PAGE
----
I use an Epson XP-635 inkjet printer. Epson rank somewhere in the middle, in terms of their ethical standing. The Good Shopping Guide give them a score of 78 on their Ethical Company Index. Ideally, I would have chosen a Brother printer for my business. Unfortunately, having been in touch with Brother, they have confirmed that none of their printers will print on 300 gsm card. I need to be able to print on card as thick as that in order to produce my greeting cards, meaning that I was unable to choose their printers.
The Epson is a compromise printer, with a middling ethical score but with the ability to produce the products I need it to print.
On the plus side, it has five separate print cartridges (cyan, magenta, yellow, black, and photo black), which means that I only need to replace the cartridge that has run out. It is also Energy Star qualified (find out more about the Energy Star program here).
I keep an eye on my printing, as much from a business cost perspective as anything else, and I am always looking for ways to reduce my printing and the impact it is having. All ideas for environmental (and cost) efficiencies are always welcome.
In order to minimise the impact from larger print runs, I work with a print company in Exeter to produce my A4-sized prints. Please see the entry for Ashley House to find out more about their environmental approach.
My mounted art prints are printed at home on my Epson XP-635 printer. They are printed onto A4 160 gsm cartridge paper made by Gerstaecker. This paper is 100% recycled and is the best (and thickest) recycled cartridge paper I have been able to source for home printing.
I believe this gives the best balance between a quality paper (which is essential in order to give a suitable quality for the final print) and one that is also 100% recycled.
My later, Devon-inspired, range of art prints have been professionally printed on recycled paper by Ashley House. Please see the Ashley House section on this page for more information.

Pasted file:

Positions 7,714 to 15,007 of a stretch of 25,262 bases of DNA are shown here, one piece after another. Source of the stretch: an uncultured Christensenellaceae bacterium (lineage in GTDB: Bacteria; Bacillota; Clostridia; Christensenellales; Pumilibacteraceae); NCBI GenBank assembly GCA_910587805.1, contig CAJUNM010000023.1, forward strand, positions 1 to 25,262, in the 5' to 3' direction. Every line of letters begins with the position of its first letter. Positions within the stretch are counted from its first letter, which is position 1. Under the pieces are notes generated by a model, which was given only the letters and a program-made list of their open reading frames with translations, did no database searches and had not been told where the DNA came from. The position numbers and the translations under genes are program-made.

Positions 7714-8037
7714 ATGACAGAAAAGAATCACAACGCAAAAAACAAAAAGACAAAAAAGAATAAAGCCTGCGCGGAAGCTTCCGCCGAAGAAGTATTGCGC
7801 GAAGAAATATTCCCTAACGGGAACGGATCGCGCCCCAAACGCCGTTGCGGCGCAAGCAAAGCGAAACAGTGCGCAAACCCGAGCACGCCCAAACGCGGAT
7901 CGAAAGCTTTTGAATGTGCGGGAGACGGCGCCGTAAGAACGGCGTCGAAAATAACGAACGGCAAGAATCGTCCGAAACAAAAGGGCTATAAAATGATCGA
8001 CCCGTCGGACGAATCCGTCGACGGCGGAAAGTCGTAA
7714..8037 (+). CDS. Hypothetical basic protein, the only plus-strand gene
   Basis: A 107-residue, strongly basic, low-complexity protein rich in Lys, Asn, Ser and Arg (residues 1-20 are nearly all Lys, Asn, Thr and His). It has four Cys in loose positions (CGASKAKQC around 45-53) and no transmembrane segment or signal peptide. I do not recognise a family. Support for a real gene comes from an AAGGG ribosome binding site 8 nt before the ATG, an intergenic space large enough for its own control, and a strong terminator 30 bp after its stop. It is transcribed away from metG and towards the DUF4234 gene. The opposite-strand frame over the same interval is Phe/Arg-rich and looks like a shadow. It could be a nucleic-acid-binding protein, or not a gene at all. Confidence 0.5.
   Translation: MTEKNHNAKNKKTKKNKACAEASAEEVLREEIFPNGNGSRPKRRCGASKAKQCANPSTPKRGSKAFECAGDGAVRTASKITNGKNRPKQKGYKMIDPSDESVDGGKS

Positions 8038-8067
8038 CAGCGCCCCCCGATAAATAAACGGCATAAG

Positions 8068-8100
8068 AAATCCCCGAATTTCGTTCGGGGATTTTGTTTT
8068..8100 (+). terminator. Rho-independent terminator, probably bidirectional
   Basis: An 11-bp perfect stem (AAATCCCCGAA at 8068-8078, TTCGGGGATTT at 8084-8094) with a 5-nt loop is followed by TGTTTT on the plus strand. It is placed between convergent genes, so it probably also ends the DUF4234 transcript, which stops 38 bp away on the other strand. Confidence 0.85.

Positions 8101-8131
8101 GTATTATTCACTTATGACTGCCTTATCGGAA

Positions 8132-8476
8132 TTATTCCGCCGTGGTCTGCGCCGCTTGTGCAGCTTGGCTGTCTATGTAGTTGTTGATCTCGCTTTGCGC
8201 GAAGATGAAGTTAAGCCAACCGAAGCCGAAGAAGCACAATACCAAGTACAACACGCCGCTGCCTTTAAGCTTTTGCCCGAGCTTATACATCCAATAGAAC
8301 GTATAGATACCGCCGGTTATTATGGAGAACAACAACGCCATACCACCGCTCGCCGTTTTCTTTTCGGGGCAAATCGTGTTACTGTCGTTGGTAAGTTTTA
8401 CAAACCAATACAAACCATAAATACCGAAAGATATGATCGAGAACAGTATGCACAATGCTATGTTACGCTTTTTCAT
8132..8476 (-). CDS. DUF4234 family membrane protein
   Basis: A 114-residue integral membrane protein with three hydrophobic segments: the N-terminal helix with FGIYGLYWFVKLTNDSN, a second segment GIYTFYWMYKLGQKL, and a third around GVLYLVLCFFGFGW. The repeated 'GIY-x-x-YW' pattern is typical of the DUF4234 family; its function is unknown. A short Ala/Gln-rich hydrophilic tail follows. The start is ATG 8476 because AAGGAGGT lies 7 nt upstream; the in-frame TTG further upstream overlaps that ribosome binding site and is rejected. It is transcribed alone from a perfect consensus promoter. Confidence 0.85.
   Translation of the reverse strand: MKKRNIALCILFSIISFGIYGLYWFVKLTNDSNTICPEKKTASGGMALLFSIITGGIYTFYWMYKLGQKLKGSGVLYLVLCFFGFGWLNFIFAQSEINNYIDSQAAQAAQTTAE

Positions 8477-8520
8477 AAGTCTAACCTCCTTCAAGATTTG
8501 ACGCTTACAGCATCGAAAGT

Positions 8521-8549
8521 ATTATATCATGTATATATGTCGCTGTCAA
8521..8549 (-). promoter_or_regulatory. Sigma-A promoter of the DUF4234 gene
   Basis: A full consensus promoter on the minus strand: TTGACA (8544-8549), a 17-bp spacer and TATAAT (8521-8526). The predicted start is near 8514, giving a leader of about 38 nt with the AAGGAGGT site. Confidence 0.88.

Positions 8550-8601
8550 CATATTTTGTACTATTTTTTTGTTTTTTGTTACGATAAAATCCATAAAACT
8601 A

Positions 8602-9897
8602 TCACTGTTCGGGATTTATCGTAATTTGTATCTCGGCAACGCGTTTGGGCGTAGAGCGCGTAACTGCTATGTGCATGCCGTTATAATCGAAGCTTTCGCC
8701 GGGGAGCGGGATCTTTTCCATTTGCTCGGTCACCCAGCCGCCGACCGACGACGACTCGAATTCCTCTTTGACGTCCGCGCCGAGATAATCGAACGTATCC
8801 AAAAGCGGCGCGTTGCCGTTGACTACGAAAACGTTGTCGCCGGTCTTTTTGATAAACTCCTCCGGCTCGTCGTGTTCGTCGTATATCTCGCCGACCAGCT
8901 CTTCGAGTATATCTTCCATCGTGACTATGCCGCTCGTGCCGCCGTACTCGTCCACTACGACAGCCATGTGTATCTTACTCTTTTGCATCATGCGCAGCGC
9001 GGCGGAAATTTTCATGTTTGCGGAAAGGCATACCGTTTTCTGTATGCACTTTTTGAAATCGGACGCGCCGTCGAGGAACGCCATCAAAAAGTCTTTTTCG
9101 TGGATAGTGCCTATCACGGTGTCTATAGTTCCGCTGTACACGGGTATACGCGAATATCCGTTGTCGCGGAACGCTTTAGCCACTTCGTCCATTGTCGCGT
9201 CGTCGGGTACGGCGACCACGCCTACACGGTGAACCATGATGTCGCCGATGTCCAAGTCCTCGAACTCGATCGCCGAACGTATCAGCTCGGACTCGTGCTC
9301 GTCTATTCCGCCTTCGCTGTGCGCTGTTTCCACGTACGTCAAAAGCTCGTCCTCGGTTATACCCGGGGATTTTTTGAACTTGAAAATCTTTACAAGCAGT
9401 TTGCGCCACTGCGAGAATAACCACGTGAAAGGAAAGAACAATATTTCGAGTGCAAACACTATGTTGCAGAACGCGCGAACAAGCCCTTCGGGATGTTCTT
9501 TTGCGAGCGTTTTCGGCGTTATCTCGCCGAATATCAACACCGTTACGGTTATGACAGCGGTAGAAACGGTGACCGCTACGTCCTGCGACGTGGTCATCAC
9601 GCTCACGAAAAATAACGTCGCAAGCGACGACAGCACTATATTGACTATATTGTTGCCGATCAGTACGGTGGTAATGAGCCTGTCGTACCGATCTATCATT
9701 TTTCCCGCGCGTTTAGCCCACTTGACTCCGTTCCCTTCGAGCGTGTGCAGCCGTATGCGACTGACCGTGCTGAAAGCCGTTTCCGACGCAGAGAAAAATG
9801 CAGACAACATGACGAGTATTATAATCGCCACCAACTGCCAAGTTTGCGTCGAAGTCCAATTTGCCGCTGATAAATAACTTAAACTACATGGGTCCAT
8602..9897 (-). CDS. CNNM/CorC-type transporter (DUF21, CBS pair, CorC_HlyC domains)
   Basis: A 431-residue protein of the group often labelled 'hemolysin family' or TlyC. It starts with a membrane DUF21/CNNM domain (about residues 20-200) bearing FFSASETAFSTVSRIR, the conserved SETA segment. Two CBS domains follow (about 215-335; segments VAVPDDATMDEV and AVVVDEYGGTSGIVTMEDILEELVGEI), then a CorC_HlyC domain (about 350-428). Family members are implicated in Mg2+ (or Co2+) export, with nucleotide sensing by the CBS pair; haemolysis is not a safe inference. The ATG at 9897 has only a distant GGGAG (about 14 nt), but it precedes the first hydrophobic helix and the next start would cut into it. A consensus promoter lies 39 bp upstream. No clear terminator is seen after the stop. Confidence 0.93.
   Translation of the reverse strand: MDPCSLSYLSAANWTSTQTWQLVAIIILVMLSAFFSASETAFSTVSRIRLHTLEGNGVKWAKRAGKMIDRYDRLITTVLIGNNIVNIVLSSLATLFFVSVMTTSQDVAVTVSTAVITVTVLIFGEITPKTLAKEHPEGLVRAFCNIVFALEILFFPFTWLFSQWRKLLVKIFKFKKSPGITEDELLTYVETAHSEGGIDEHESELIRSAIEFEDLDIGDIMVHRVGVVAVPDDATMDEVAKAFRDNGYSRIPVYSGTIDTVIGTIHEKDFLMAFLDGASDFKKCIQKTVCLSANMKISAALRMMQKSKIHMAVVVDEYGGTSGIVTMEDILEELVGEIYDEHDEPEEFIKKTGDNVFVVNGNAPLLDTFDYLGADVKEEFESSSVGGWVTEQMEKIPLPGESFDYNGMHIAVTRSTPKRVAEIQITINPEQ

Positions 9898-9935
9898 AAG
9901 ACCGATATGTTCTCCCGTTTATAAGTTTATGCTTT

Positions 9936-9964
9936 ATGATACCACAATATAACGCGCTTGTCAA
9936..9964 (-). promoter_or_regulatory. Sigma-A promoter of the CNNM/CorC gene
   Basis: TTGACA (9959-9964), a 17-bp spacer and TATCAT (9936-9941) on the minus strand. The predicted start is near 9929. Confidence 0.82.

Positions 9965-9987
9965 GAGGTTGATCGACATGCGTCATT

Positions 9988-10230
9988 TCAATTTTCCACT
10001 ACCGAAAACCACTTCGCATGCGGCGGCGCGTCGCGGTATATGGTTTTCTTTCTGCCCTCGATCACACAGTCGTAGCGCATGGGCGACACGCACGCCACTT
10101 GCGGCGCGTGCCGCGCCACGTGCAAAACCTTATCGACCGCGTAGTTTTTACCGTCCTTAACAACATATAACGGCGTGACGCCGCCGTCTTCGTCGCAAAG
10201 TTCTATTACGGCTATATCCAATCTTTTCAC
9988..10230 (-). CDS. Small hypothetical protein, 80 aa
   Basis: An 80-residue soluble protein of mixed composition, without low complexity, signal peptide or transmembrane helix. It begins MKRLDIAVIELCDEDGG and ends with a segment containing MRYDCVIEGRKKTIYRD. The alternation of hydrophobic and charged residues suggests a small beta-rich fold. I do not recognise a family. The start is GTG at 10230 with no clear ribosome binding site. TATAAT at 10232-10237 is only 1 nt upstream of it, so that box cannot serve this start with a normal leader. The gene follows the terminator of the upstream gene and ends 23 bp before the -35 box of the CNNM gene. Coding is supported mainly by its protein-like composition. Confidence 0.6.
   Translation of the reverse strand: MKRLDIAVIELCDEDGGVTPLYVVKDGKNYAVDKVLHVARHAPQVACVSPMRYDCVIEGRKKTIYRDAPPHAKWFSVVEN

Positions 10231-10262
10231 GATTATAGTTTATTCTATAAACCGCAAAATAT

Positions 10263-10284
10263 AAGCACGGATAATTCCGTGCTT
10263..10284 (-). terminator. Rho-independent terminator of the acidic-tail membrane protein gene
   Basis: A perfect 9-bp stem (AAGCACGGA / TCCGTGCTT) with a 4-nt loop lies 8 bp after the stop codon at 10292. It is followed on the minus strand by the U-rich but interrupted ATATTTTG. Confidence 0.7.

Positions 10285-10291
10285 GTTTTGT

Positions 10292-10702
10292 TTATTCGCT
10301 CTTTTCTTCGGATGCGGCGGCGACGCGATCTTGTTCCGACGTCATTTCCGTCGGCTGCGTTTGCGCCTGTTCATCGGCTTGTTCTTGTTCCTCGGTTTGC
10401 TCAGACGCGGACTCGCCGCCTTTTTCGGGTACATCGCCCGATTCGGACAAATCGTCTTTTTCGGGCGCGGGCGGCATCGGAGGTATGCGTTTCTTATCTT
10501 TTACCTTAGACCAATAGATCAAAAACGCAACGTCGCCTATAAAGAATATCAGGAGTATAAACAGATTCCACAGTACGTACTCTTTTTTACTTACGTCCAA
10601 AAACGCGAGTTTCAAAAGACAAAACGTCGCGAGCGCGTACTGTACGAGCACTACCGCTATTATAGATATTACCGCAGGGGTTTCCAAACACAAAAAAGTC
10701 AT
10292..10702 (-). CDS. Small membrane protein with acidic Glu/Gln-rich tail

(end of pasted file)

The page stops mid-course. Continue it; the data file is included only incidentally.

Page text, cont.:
I print my photo prints at home, using my Epson XP-635 printer. I have not been able to source photo paper that is made from recycled materials. As such, I am currently using readily-available 240 gsm gloss photo paper.
I am unable to confirm the impact of using these types of paper and this is an area that causes me some concern. As such, I am phasing out these photo prints from my product list.
I offer mounted versions of both my art and photo prints. This takes the hassle out of purchasing a print, as you only need to buy a frame and do not need to worry about mounting your print. My mounted prints have a mount placed in front of the image and a mount board (a full-sized piece of board covering the whole of the back of the image) behind.
My mounts are supplied by Cotswold Mounts, based in Gloucestershire. This means they do not have to travel too far in order to reach me. I use Daler Rowney cream core mounts, manufactured in the UK, which have a pale cream colour to the cut edge. The boards are made from virgin wood pulp, are pH neutral and meet the Fine Art Guilds approval for standard mount board. You can see more information about the cream core mount boards on the Daler Rowney site.
I am enthusiastic about using a quality product to present my prints, however being made from virgin pulp (ie not recycled) does present some concerns. This is an area where I continue to seek better alternatives and, should I find them, I will update my supplier.